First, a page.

US strategic allies around the world are seeking ways to have their countries excluded from the tariffs imposed by the Trump administration on steel and aluminium, invoking “national security” considerations.
Attention will be directed to Europe over weekend where the European Union’s chief trade negotiator, Cecilia Malmström, is meeting with US Trade Representative Robert Lighthizer in Brussels today.
The meeting was not called in direct response to Trump’s measures—it was scheduled 10 months ago to discuss, among other things, overcapacity in global steel markets. But it is now shaping up as an indication of how both sides will proceed.
Last Wednesday, the EU threatened to impose counter-tariff measures against US exports into Europe, including on bourbon and various foodstuffs amounting to around $3.5 billion, if the US measures go ahead.
Speaking at a panel discussion yesterday in Brussels, Malmström again took issue with the Trump administration, emphasising the strategic relationship between the EU and the US.
“We had been in talks with our American friends for quite some time to explain to them that whereas we share the concerns over overcapacity in the steel sector, this is not the right way to deal with it,” she said.
“And it is certainly not the right way to include Europe in that because we are friends, we are allies, we work together, we cannot possibly be a threat to national security in the US so we are counting on being excluded.”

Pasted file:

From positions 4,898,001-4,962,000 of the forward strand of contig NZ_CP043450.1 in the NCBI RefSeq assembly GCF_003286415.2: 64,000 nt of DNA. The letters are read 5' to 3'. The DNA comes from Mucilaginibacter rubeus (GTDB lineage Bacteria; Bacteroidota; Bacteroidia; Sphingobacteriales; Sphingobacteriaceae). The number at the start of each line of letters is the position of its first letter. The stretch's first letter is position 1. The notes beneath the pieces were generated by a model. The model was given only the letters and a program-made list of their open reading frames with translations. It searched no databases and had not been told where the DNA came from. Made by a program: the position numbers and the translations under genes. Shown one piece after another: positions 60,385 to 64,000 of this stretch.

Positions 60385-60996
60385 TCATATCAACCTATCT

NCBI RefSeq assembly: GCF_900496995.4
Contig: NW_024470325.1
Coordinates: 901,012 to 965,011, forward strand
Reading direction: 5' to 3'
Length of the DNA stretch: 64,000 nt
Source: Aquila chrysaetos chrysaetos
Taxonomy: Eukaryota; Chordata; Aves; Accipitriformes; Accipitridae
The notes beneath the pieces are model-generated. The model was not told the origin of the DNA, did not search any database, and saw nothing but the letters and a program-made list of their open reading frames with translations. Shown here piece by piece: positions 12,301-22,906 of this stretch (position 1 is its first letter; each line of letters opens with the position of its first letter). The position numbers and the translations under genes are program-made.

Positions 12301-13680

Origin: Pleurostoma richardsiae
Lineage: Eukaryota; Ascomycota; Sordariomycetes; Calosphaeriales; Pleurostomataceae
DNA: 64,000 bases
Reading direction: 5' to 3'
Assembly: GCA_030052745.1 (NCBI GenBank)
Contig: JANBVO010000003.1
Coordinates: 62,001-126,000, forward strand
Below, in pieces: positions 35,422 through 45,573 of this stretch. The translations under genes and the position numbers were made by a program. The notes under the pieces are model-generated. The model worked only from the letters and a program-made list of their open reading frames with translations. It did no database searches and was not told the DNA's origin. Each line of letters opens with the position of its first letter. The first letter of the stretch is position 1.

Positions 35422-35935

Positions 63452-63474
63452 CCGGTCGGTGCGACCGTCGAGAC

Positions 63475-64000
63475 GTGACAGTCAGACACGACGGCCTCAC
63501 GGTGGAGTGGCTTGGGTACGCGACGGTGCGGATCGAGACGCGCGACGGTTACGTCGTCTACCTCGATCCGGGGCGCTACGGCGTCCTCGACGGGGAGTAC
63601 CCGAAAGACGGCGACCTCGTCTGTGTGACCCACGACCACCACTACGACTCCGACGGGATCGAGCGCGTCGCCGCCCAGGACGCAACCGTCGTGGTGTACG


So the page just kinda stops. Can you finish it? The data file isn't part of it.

The indications so far, however, are that the EU will get short shrift. White House National Trade Council director Peter Navarro, who was among the leading proponents of the measures, is a strident opponent of both China and Germany on trade. Trump earlier responded to threats of EU retaliation with a warning that tariffs could be imposed on imports of European cars.
Malström said she hoped the EU would obtain an exclusion. If not, the EU and other countries would take up the case in the World Trade Organisation (WTO). “We are also preparing with member states a list of rebalancing measures [the imposition of tariffs on US goods] that could possibly enter into force,” she said. “We hope that will not be the case of course, because nobody has an interest of escalating this situation, but if we have to do that, that’s what we will do.”
The battle for exemptions threatens to deepen the rift between Britain and the rest of the EU, of which the UK is still formally a member, despite the Brexit vote. Divisions have emerged over the announcement that British international trade secretary Liam Fox will travel to Washington next week to “maximise the UK’s case for exemption.”
According to one press report, EU sources said that if Britain secured favourable terms, Brussels would regard this as a “breach of trust” and against the rules of the EU.
In television comments, Fox emphasised that Britain was not in the same position as the EU. “We produce very high-value steel, some of which can’t be sourced in the United States—and so these tariffs will simply push up the price of steel there. We also make steel for the American military program, so it’s doubly absurd.”
However, the European Commission’s position is that it will not tolerate special treatment for the UK or any other EU member that seeks to cut a separate deal.